Data were analyzed using a two way Analysis of Variance (ANOVA) to analyze the differences between treatment groups using SAS (1985) General Linear Models procedures. Means were compared using Duncan’s multiple range tests. Level of significance used in all results was p<0.05 (Duncan, 1955). The statistical model used for analyzing data obtained was:

Where:

Yijk = Observed value of the concerned trait
U = Observed mean for the concerned trait
Fi = The fixed effect due fasting period
Dj =

The fixed effect due to the type of diet

(FD)ij = The fixed effect due to the interaction. (Fasting period x type diet)
eijk = Random error

RESULTS AND DISCUSSION

Egg production: Effect of fasting periods on egg production values is presented in Table 2. When feed was withheld to induce a force molt, some eggs were laid for several days before egg production dropped to zero.


Table 2: Egg production affected by force molting

Egg production was reduced to zero by 5th, 4th and 5th days for hens subjected to 10, 12 and 15 days fasting periods, while the number of days out of egg production were 15, 17 and 20 days for hens subjected 10, 12 and 15 days of fasting, respectively. The present results showed that bird reached to 50% egg production at 43, 45 and 57 days after the fasting phase with 10, 12 and 15 days of fasting, respectively. These results means that the 10 days fasting group reached to 50% egg production at 2 and 14 days earlier than the 12 and 15 days group, while the 12 days fasting group reached to 50% egg production at 12 days earlier than the 15 days group. These results are in agreement with the findings of Carey and Brake (1983) who reported that peak of egg production was attained at 138, 150 and 158 days, while the egg production percentage was peaked at 73, 78 and 76%, respectively after deprivation periods in all 10, 12 and 15 days fasting periods in that order. The differences of peak production was 5% between the 10 and 12 days fasting group in favour of 12 days fasting group, while it was found to be 3% between the 10 and 15 days fasting group, in favour of 15 days. The difference obtained for peak of egg production percentage was 2% between the 12 and 15 days fasting group in favour of 12 days fasting group.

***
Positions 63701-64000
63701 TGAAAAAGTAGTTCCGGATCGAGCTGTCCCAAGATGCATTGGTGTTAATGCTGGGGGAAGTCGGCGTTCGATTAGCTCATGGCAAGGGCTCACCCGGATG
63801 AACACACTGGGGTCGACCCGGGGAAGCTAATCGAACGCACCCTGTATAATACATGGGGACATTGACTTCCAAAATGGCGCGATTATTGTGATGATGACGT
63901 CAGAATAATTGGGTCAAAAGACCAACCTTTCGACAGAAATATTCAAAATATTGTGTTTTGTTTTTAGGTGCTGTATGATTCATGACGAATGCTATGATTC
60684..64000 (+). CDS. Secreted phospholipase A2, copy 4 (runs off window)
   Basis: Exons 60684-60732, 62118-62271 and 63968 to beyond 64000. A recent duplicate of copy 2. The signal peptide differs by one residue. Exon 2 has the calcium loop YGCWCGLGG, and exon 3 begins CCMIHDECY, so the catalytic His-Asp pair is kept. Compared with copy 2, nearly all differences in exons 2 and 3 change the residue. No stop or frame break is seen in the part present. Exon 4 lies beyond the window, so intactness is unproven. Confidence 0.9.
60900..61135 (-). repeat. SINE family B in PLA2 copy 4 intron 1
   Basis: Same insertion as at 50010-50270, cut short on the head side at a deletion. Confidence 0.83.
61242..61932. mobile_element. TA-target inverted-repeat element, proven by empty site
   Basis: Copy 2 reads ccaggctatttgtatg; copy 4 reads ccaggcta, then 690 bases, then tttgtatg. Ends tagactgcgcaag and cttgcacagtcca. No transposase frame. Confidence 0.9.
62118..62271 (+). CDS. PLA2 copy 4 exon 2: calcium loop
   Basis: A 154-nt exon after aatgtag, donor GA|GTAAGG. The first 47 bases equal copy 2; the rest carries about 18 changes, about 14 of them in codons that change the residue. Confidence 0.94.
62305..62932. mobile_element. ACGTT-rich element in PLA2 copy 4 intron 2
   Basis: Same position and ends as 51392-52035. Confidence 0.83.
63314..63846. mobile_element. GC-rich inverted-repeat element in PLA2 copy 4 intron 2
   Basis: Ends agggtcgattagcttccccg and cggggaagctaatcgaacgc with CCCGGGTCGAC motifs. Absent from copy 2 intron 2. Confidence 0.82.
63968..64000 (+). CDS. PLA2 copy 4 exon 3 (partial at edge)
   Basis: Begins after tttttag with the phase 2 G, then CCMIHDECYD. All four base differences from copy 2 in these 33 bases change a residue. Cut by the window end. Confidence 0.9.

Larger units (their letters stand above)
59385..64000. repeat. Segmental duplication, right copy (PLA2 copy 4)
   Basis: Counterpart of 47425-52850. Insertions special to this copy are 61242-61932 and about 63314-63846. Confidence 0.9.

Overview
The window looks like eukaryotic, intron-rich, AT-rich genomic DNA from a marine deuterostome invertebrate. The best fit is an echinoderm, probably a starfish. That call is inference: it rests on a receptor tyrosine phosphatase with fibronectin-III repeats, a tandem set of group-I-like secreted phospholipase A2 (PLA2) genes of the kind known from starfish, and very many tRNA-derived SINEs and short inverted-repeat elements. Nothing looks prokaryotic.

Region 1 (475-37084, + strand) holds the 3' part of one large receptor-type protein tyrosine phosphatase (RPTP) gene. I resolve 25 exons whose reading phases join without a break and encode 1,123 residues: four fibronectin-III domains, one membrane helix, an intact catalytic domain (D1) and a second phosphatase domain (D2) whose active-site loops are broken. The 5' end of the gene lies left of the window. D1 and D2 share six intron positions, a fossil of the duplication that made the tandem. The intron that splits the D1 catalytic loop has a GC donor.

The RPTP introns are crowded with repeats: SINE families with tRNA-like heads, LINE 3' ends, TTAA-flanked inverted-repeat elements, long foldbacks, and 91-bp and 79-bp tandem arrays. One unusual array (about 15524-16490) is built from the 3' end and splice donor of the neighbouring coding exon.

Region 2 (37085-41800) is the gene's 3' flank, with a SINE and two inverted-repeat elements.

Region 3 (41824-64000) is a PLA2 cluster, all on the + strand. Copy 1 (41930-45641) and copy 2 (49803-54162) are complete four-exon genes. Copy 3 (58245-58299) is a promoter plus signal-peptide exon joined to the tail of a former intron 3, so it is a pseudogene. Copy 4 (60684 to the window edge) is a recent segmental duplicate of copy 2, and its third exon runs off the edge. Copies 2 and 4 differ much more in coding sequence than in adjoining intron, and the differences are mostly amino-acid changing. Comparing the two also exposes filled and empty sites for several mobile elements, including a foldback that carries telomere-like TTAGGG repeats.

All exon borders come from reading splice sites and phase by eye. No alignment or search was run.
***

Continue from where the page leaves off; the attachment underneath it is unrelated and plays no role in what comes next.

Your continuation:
Hen Day Egg Production (HDP): There is insufficient information conducted to evaluate force molting on hen day egg production. The hen day of egg production as affected by the interaction between the recovery feeding and fasting period values are presented in Table 3. The HDP of all fasting groups increased (p<0.05) by about 49, 48 and 46% in groups 2, 3 and 4, respectively as compared with control group. However, no significant differences due to recovery feeding or interaction between fasting period lengths were detected among the four groups. These results are in agreement with the findings of Hassanabadi and Kermanshahi (2007) who found that there were no differences observed between feed removal treatment and nonfeed removal treatment for postmoult hen day production

Egg Weight (EW) and Egg Mass (EM): The Egg Weight (EW) and Egg Mass (EM) as affected by the fasting period and recovery feeding are presented in Table 3. The birds of control group had higher (p<0.01) Egg Weight (EW) by about 2 to 3% than those of all fasting groups but there were no significant differences among fasting treatments. Similar results were obtained by Christmas et al. (1985) who indicated that there was no significant difference in egg weight due to fasting treatments of 4 and 10 days. Birds in fasting groups 2, 3 and 4 had higher (p<0.01) egg mass (51, 50 and 48%, respectively) than those of control group. While, non-significant differences were observed in EW and EM due to recovery feeding or interaction between fasting period lengths of the four groups. Hassanabadi and Kermanshahi (2007) who found that there were no differences observed between feed removal treatment and nonfeed removal treatment for postmoult egg weight.